More cuts from some of Spirit's finest works  Chosen LP cuts!

The original lineup of the group evolved from an earlier Los Angeles band, The Red Roosters, which included Randy California (guitars, vocals), Mark Andes (bass) and Jay Ferguson (vocals, percussion). With the addition of California's stepfather Ed Cassidy (drums), and keyboard player John Locke the new band was originally named the Spirits Rebellious (after a book by Khalil Gibran) but was soon shortened simply to Spirit. Randy California had also played with Jimi Hendrix (then known as Jimmy James) in Jimmy James and the Blue Flames in 1966.

Cassidy was instantly recognizable by his shaven head (hence his nickname "Mr. Skin") and his fondness for wearing black. He was around twenty years older than the rest of the group (born in 1923). His earlier career was primarily in jazz and included stints with Cannonball Adderley, Gerry Mulligan, Roland Kirk, Thelonious Monk and Lee Konitz. He was a founding member of Rising Sons with Taj Mahal and Ry Cooder.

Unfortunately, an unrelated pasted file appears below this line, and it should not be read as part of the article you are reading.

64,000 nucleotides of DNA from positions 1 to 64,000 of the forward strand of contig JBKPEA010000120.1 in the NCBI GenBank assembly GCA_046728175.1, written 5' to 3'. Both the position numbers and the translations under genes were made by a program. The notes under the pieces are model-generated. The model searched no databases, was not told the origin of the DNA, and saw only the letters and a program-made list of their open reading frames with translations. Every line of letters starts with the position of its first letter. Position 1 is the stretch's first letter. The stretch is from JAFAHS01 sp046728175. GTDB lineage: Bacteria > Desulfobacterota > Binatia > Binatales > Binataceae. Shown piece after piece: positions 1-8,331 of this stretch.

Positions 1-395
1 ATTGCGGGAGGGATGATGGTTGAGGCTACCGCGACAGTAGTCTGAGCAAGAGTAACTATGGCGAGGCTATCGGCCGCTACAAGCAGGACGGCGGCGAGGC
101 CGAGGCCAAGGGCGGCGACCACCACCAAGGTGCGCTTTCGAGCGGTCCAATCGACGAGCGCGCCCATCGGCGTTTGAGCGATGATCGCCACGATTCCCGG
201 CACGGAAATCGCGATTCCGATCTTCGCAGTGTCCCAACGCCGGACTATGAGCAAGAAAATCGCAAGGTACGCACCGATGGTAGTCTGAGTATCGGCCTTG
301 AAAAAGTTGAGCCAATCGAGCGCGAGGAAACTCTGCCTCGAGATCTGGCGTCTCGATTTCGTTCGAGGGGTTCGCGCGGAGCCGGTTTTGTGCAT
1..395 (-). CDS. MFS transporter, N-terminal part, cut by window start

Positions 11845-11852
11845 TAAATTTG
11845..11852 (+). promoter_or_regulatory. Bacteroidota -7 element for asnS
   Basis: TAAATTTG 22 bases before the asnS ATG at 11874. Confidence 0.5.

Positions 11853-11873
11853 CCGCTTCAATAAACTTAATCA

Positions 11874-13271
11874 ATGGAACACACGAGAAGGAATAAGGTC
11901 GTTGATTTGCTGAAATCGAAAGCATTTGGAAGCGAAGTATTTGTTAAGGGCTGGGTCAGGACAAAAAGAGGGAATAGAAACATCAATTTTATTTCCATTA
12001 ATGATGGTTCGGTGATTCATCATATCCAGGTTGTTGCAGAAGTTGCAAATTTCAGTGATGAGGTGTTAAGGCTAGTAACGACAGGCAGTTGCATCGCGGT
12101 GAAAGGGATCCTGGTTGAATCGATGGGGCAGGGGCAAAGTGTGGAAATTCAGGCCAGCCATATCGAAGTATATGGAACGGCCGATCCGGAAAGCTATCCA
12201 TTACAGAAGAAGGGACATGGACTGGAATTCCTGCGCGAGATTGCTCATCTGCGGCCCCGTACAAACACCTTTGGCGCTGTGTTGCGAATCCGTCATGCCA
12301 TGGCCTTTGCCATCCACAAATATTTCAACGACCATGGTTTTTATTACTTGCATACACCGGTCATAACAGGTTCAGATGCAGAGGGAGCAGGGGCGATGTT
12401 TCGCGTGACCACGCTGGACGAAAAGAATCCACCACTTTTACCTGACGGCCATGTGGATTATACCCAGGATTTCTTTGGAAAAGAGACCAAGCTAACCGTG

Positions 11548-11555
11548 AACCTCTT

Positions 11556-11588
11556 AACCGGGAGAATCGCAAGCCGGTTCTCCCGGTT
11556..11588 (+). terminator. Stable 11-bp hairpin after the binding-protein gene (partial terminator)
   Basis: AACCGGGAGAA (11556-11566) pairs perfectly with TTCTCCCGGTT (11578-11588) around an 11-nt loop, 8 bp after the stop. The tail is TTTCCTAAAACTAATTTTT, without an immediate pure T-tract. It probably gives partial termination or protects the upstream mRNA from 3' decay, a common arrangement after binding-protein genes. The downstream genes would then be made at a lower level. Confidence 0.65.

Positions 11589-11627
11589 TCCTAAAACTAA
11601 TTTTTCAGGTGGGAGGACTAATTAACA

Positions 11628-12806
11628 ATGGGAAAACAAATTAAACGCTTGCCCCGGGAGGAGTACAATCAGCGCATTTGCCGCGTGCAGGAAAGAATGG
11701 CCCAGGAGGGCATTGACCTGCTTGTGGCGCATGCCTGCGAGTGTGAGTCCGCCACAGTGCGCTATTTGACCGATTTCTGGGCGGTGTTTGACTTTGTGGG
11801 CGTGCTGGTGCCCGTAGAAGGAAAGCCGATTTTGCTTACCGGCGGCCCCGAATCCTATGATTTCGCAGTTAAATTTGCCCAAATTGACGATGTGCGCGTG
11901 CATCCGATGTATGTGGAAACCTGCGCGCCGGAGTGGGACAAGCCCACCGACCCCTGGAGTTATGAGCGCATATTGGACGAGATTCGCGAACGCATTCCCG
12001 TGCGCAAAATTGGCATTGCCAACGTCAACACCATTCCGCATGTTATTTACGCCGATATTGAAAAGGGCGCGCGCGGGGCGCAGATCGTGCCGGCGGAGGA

The group's first album, Spirit, was released in 1968. "Mechanical World" was released as a single (it lists the playing time merely as "very long"). The album was a hit, reaching #31 on The Billboard 200 and staying on the charts for over eight months. The album displayed jazz influences, as well as using elaborate string arrangements (not found on their subsequent recordings) and is the most overtly psychedelic of their albums.

They capitalized on the success of their first album with another single, "I Got A Line On You". Released in November 1968, a month before their second album, The Family That Plays Together, it became their biggest hit single, reaching #25 on the charts (#28 in Canada). The album matched its success, reaching #22. They also went on tour that year with support band Led Zeppelin, who were heavily influenced by Spirit—Led Zeppelin played an extended medley during their early 1969 shows that featured "Fresh Garbage" among other songs, Jimmy Page's use of a theremin has been attributed to his seeing Randy California use one that he had mounted to his amplifier,  and it is now widely accepted that Page lifted the descending guitar figure from Spirit's instrumental "Taurus" for Led Zeppelin's signature tune "Stairway To Heaven".